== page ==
by DIARLEI RODRIGUES and DIANE JEANTET
RIO DE JANEIRO (AP) — On Thursday, a police operation targeting Rio de Janeiro’s largest favela complex or gang members in low-income communities killed at least 18 people in one of the deadliest raids the city has seen in recent times. more criticism of police violence.
Rio officials said 16 suspected criminals, along with a police officer and a woman, were killed in clashes with police in Complexo do Alemao. A police spokesperson said the raid targeted a criminal group that stole cars, robbed banks and invaded nearby neighborhoods.
Videos circulating on social media showed intense clashes between criminals, as well as a low-flying police helicopter over small, brick houses. Rio police used helicopters to shoot targets even in densely populated residential areas, and video showed the plane being fired from the favela.
Associated Press reporters at the raid site said residents were carrying around 10 bodies and that the bystanders said, “We want peace!” He saw her shout. Neighborhood residents said those trying to help the injured risk being arrested.
“There is a massacre inside, for which the police have called an operation,” one woman told the AP on condition of anonymity for fear of retaliation by the authorities. “They don’t let us help[the victims],” she added, adding that she saw a man being arrested for trying to do so.
A spokesperson for the Rio police force said some criminals wore uniforms to masquerade as police officers.
“I would have preferred if the suspects did not react and then we could have arrested 15, 14 of them. But unfortunately they chose to shoot at our cops,” said Rio police inspector Ronaldo Oliveira.
State of Rio Gov. Cláudio Castro said on Twitter that he was saddened by the police officer’s death.
“I will continue to fight crime with all my might. We will not back down from our state’s mission of guaranteeing peace and security to its people,” said Castro.
But many oppose the government’s strategy to combat violence and organized crime, and this strategy is seen on a regular basis. deadly police operations. A raid on Rio’s Vila Cruzeiro favela in May killed more than 20 people.
An early statement by police said Thursday’s operation was aimed at finding and arresting criminal leaders, some from other states.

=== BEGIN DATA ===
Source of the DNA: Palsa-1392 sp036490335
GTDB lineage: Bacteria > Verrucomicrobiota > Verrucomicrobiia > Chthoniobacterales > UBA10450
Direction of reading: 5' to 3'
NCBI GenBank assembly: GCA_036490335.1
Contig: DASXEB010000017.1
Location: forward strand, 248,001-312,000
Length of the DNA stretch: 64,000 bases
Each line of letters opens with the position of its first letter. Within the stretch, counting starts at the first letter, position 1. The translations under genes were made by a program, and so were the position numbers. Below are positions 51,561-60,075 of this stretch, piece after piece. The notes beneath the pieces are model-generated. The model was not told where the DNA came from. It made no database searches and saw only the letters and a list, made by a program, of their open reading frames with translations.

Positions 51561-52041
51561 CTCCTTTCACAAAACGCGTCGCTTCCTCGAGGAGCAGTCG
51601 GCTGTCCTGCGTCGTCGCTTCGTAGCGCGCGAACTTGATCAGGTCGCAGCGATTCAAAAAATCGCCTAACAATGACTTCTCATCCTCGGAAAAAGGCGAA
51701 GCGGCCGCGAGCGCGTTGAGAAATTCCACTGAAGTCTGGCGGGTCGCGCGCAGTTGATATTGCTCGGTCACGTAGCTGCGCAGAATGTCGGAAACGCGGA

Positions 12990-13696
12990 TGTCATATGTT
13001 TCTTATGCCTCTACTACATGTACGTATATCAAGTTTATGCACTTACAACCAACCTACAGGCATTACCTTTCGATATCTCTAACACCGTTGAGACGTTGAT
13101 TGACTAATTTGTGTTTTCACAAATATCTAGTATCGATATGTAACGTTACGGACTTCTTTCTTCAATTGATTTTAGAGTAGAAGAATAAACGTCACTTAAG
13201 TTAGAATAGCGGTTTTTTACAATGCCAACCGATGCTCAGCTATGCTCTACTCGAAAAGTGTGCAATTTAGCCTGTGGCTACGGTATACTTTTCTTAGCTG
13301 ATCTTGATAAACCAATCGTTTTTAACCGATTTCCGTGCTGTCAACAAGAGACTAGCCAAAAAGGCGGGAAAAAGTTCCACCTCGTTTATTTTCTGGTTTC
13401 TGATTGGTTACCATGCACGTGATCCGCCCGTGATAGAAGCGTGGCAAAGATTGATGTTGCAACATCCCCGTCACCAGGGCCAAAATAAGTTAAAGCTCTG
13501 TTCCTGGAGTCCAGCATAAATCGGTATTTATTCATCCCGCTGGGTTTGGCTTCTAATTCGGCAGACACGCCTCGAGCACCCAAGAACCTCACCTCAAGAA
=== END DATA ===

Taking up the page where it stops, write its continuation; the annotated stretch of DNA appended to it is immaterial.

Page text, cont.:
“Enough of this genocidal policy, governor!” Rio federal lawmaker Talíria Petrone said in response to the governor’s tweet: “This failed public safety policy is putting residents and police on the ground en masse. It is no longer possible to pile up Black corpses and favela residents every day!”
Alemao is a complex of 13 favelas in northern Rio that is home to approximately 70,000 people. According to a July 2020 study published by the Brazilian Institute of Social and Economic Analysis, nearly three-quarters of them are Afro-Brazilians.
Earlier this year, Brazil’s Supreme Court set a set of conditions for police to raid Rio’s slums to reduce police killings and human rights abuses. The court ruled that lethal force be used only when all other means had been exhausted and when necessary to protect life.
The decision came in response to a 2021 raid on the Jacarezinho favela that resulted in 28 deaths. As on Thursday, an officer died during this raid, and some at that time are speculated to be the reason for the next raid. abuse and extrajudicial executions.
Police said Thursday’s operation began before dawn and was completed around 4 pm local time. About 400 police officers were involved, including Rio’s tactical police unit, supported by four helicopters and 10 bulletproof vehicles, according to a police statement.
In a video shared by Voz da Comunidade, a community news outlet focusing on Rio’s slums, residents are seen calling for peace and waving white cloths from their windows and roofs.
Fabricio Oliveira, one of the coordinators of the police raid, said authorities feared Friday could be another violent day in Complexo do Alemao.
“Our experience tells us that after such raids, the cops are attacked in every way,” Oliveira said. Said.
____ AP journalist Mauricio Savarese contributed to this report from Sao Paulo.
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